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iPhone  header logo

Brick People

For: iPhone   Also on: iPad

Pile ‘em high

Product: Brick People | Publisher: Sega | Format: iPhone | Genre: Arcade | Players: 1 | Version: Europe | App version: 1.62
Brick People iPhone, thumbnail 1
Brick People gets you to stack up rectangular Lego-style blocks against the clock. Why? So the titular tribe can clamber upwards and access the fruity goods that are just out of their reach.

It's adapted from a Japanese quasi-AR arcade game released by Sega in 2009 that requires players to physically stack foam bricks against a screen.

For the sake of practicality, you’re not supposed to do the same with the iOS version, instead using the touchscreen to drag and drop the bricks from the side of the screen into the play area.

Cute until you Puke

Brick People creates a good first impression, with bright, gaudy graphics and a jolly soundtrack that’s brimming with exuberance.

The little brick people are rather cute as well - they lope and hop across the screen of their own accord, much like the Lemmings of yesteryear.

There are three different categories of brick person, each with their own attributes such as jumping height, speed, and climbing ability. You can’t select them individually - all you can do is benevolently herd them towards their sustenance.

Complete a stage and a brick person hovers into extreme close-up, his eyes scrunched up in delight, his brick-shaped conk just begging to be honked. A chorus of pre-schoolers (at least, that’s what they sound like) cheers you on, and the charm offensive continues apace.

Block against the clock

The game does throw in a couple of challenges. For one thing, when stacking the bricks you need to be careful that you don’t obscure the fruity items from view, or the little folk (and by extension you) can’t get at them.

For another, if you accidentally create a cell of bricks they can get trapped inside, and that means there’s one less person to gobble up the goods.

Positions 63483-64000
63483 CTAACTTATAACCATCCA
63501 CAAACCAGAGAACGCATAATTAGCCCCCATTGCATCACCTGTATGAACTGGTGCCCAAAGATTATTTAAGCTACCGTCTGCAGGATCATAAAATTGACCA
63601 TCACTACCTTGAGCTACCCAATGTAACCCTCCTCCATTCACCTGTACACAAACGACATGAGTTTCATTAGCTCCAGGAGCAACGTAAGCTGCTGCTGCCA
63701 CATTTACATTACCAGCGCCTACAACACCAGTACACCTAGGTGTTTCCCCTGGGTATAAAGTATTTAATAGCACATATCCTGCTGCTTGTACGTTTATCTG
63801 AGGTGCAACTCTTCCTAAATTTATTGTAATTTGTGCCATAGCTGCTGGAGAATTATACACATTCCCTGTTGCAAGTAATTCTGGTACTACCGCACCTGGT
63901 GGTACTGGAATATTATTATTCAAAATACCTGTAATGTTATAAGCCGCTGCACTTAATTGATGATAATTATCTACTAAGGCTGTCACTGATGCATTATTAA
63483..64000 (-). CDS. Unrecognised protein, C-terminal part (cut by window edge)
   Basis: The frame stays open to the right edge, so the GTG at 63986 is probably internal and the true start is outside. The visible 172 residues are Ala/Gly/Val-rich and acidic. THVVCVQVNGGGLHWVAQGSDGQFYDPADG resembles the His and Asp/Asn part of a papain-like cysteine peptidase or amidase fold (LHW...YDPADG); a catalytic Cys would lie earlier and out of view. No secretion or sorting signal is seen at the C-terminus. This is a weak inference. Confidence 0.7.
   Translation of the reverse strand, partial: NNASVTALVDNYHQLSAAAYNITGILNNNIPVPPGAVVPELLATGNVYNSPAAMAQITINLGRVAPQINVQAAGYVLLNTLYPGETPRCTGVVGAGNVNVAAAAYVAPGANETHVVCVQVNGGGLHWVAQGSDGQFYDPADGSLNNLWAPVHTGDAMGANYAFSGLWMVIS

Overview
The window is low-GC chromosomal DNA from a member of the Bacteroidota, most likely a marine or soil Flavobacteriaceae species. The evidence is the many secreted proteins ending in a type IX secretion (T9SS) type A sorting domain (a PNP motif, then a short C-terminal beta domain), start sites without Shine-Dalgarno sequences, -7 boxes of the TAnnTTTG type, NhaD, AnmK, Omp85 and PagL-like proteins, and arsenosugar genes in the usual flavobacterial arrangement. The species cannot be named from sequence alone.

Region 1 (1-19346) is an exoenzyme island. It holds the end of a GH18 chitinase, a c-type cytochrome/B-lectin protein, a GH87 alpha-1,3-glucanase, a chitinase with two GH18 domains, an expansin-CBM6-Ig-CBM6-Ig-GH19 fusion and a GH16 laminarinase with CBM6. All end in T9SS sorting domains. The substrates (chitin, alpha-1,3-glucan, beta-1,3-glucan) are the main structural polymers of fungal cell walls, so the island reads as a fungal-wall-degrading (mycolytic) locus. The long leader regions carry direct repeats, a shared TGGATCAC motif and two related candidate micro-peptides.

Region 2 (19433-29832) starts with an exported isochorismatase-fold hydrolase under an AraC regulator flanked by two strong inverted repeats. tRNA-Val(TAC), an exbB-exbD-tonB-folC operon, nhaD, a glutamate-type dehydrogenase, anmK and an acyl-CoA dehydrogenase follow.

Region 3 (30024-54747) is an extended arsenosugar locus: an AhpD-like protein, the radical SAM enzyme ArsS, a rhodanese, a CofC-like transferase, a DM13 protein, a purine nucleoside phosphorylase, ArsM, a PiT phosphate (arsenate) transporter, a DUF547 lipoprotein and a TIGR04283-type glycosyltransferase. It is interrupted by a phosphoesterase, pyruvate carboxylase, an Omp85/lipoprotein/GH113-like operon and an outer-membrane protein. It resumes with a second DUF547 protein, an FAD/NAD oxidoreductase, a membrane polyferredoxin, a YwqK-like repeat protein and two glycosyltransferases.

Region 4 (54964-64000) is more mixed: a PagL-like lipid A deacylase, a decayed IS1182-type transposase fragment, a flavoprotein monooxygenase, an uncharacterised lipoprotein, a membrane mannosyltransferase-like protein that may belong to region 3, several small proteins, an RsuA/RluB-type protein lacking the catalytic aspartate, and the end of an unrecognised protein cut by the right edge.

This is important because you’re working against the clock, counting down from 150 seconds. And the clock doesn’t get reset at the end of each round, either. It carries over to the next round, so an effective strategy to minimise time-sinks and maximise your gains is of the essence.

A respite of sorts is on offer from another brick person, this one with horns on his head, who between rounds will command you to stack bricks within a template, and to do it within a set time. Achieve this and you’ll have bonus seconds added onto the clock for the next round.

Where’s the checkpoint, Charlie?

Alas, if there’s a shortcoming, it’s that the game has a pretty limited replay value. There are only twenty stages or so. Beyond a few variations in play – collect specific numbers of items, or collect them in a specific order – it gets too repetitive too quickly.

One feature that should liven it up a bit is the multiplayer mode, where you can play against a friend wirelessly or together on the same device. Younger folk will find this boisterous fun, but the gamers will soon find themselves shuffling with boredom.

Also, and this is rather baffling, but there doesn’t seem to be a checkpoint feature in the game. As in, you start at the beginning every time you play.

The logic behind this is head-scratching - you’re expected to complete the whole game in one go, but you only need to visit the same stage so many times before you've completely mastered it, voiding it of interest.

It's not that Brick People is a bad game - far from it. But this title is aimed at a rather narrow demographic who favour cuteness over longevity, so it lacks the cross-generational appeal of a bona-fide classic.
Brick People
Reviewer photo
Bulent Yusuf | 6 October 2011
Brick People is high on repetition and noisy spectacle, low on meaningful depth or addictive elements. Kids will embrace it, but it’s a shame the gameplay isn’t as sticky as the product design. Instead of being a brick flung through the church window of mediocrity, it’s just another brick in the wall
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